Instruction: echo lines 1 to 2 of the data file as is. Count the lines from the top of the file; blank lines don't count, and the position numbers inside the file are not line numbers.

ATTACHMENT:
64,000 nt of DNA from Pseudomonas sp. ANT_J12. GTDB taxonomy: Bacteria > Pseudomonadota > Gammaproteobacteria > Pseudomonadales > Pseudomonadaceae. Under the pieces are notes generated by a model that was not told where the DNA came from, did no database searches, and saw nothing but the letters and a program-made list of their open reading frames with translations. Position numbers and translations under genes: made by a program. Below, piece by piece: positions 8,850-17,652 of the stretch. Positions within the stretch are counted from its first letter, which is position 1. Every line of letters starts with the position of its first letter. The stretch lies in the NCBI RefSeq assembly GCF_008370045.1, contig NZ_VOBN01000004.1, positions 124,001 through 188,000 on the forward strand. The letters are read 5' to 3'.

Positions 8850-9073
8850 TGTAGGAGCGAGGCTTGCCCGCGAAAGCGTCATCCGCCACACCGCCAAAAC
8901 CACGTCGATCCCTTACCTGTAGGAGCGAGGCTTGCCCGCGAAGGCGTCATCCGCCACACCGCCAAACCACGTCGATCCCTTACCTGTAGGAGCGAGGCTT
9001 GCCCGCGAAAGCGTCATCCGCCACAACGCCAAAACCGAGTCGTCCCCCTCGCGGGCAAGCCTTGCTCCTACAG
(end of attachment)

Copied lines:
64,000 nt of DNA from Pseudomonas sp. ANT_J12. GTDB taxonomy: Bacteria > Pseudomonadota > Gammaproteobacteria > Pseudomonadales > Pseudomonadaceae. Under the pieces are notes generated by a model that was not told where the DNA came from, did no database searches, and saw nothing but the letters and a program-made list of their open reading frames with translations. Position numbers and translations under genes: made by a program. Below, piece by piece: positions 8,850-17,652 of the stretch. Positions within the stretch are counted from its first letter, which is position 1. Every line of letters starts with the position of its first letter. The stretch lies in the NCBI RefSeq assembly GCF_008370045.1, contig NZ_VOBN01000004.1, positions 124,001 through 188,000 on the forward strand. The letters are read 5' to 3'.

Positions 8850-9073